Recently, I’ve had a lot of situations where new clients came to me asking if I can speed up their website.

It’s becoming more obvious to businesses with poorly developed websites that there is also a downside. That downside is Google Ranking. Knowledgeable SEO or Online Marketing Agencies have been telling this for years. Nevertheless, small, medium and even larger companies have failed to tackle this problem by it’s root.

And then I come in, trying to fix the holes in an already sinking ship.

The main problem I see, is that generally, a vast majority of companies do not take their “IT department” serious. They believe, a website and or web application can be developed by anyone. I don’t want to go further into this, I can write another book about this. But it results in websites or applications that have huge inefficiencies and have not been thought through totally.

Let’s take a simple, one-page, website. Client wants a website, and they heard it’s cheap to do in it WordPress, someone told them anyone can do it. Plenty of tutorials online they say. A freelancer or small agency sets up hosting, wordpress theme, some plugins, and adds the content. That’s it, right? We are talking about small budgets, and agencies and freelancers run through those projects like they are on a manufacturing line. In and out, as soon as they can. It’s a competitive industry.

The client is happy, he can administer his content easily with common page builders (drag and drop interfaces). The truth is, there are many more easier ways to handle a one-page website.

This one-page website, has no need for 90% of WordPress abilities. There are no pages, there is no blog, there are no special roles or management levels needed. Besides that, a lot of the plugin and theme functionality are also for a greater part left unused. Themes includes endless of scripts for display reasons, because themes are built for a huge audience, it has something for everyone.

The website that was developed doesn’t fit at all with the need that exists from the client. On top of that, the client will be harassed with wordpress / plugin / theme updates to keep it’s site running.

Otherwise, it will become even slower. Also, the client notices that the SEO page ranking is far from optimal. The sites loads over 100 requests, doesn’t have optimized images, all the scripts are render blocking (they are required to load the page), and in overall the site loads over 3 seconds. The client ofcourse, wonders, why? Because it’s merely a one-page site with some content and images. And that’s where the problem is.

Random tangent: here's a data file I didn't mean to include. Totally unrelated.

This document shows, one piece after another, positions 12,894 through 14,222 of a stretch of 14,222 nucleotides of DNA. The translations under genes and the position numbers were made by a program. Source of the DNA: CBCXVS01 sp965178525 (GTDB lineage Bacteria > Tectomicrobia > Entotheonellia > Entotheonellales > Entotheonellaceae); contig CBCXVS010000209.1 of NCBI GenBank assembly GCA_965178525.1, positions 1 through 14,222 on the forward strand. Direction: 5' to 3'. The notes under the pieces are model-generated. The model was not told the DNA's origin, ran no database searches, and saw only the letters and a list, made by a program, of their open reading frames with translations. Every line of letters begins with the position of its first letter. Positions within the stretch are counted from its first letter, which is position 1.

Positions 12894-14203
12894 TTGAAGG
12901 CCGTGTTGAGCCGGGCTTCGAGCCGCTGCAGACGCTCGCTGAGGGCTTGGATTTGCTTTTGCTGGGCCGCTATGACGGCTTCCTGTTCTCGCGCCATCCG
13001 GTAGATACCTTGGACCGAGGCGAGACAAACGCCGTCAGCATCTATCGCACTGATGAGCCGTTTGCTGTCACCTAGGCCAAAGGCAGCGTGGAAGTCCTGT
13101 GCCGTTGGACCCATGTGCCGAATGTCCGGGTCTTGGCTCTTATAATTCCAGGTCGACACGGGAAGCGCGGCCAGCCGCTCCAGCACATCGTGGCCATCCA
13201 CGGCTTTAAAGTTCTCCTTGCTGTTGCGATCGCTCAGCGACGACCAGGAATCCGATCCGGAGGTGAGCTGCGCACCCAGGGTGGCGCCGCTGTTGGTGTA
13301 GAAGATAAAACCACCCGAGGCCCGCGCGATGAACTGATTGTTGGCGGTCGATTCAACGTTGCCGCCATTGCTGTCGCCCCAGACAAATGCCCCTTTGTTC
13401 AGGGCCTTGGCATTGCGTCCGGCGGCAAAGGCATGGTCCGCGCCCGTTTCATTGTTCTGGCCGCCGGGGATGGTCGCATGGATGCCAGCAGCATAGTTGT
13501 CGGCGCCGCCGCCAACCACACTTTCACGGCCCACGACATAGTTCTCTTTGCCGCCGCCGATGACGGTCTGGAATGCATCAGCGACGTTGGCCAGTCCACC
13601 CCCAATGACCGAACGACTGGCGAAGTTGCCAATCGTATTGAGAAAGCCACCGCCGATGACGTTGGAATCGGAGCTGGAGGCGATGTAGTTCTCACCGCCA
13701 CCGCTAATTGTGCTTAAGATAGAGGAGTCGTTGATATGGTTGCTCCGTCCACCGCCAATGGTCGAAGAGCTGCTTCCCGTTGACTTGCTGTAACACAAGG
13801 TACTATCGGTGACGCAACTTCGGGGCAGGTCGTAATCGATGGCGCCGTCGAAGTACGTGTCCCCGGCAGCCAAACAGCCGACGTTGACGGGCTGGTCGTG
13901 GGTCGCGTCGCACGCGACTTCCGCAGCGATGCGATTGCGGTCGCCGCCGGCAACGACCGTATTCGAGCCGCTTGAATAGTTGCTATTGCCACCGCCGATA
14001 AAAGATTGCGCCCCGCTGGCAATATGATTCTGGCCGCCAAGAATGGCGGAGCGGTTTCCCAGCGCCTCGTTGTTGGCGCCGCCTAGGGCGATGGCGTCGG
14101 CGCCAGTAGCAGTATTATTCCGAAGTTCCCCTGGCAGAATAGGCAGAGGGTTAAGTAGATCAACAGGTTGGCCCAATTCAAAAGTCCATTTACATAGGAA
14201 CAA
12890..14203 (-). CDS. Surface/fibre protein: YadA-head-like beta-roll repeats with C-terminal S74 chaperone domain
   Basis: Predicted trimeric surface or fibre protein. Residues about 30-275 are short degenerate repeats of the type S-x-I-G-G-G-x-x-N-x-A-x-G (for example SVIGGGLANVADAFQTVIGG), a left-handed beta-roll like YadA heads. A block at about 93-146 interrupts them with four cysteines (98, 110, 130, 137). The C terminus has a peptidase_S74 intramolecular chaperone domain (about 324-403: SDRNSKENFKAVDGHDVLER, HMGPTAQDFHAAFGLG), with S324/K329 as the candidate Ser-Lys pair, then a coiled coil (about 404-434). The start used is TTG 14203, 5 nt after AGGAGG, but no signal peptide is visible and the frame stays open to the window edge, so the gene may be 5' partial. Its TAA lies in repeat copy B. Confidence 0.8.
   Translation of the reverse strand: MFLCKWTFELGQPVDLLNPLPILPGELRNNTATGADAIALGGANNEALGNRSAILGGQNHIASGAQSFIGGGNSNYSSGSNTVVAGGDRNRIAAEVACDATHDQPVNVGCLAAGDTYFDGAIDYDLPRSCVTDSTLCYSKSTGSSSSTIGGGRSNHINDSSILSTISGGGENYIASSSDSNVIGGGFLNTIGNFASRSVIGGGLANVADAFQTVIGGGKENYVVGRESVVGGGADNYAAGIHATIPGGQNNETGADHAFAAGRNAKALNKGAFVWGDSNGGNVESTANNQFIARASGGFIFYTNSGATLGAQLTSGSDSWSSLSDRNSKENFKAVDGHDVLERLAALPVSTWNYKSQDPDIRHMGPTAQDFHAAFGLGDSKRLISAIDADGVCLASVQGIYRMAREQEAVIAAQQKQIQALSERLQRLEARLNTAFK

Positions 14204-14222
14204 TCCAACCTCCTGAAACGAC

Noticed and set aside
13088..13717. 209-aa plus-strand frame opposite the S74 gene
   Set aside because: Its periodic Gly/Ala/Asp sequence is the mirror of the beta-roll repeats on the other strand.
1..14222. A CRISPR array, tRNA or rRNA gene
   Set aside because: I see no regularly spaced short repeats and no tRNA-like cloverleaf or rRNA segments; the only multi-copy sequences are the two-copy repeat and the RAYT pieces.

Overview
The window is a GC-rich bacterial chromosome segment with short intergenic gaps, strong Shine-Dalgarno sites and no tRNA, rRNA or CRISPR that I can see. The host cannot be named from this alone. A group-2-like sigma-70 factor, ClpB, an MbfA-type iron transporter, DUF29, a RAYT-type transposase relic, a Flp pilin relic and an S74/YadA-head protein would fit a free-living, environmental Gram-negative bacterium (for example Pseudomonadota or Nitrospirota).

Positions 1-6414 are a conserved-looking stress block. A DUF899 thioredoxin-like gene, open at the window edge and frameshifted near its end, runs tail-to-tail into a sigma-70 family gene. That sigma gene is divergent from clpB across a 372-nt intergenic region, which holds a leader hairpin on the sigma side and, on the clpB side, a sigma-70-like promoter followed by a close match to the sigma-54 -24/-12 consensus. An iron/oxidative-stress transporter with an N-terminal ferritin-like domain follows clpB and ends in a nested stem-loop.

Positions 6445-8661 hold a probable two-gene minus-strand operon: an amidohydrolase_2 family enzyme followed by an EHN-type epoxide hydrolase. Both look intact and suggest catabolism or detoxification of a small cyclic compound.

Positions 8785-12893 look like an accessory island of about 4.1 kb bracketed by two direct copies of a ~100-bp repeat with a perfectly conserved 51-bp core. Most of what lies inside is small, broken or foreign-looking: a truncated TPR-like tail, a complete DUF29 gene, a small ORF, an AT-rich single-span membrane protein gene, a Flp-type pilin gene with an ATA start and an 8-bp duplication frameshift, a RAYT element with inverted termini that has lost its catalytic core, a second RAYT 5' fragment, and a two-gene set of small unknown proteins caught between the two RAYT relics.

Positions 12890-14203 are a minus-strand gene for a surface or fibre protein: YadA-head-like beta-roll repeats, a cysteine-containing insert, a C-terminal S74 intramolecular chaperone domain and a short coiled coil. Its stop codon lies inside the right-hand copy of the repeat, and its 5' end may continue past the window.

Expectations. There is a total mismatch with the client’s expectation and what was delivered. Yes, the client wanted a WordPress site because all the cool kids have it. You can read about matching expectations and consulting upfront in a later article of mine. It’s a totally different topic.

To come back to the speed optimization, now, I have to come in and tell the client that the previous team or freelancer didn’t really care about creating a good end result. And now they want to solve it, in the same way that it was built. In a dirty way, without care of the end result. So, we end up installing another bunch of plugins, scripts and libraries to optimize the site. Hell yea. This seems endless. Making the site even harder to maintain and causing things to break in the near future without clue or reason why.

This is a sleeping volcano. And for sure, nobody will be there to rescue the villagers and houses.

This is very typical, and I’ve seen it hundreds of times. The ideal solution is to properly rebuild it, but no client would want this. And why would you do it better?

So what do I do different, am I also solving it in a different way, or am I pretending to? When optimizing sites I employ the most basic tactics. No heavy plugins that overload the database and add 100.000 extra lines of code but promise to optimize the whole site. No plugin for every solution. Deferring Javascript? We have plugin for that! Removing Query strings? We have a plugin for that!

There is nothing wrong with a simple plugin, but you have to be sure it’s simple and not built to put a satellite into space. So check the code of a plugin developer. Run a profiler on all your plugins, before installing it, and see if it’s affecting loading times. Is he queuing 300 scripts just to lazyload images?

Don’t take anything for granted. Research and ask questions. Go for minimalistic, lightweight solutions. In the long run, this will save a lot of time and hassle for your client and making you the go to person for development needs.

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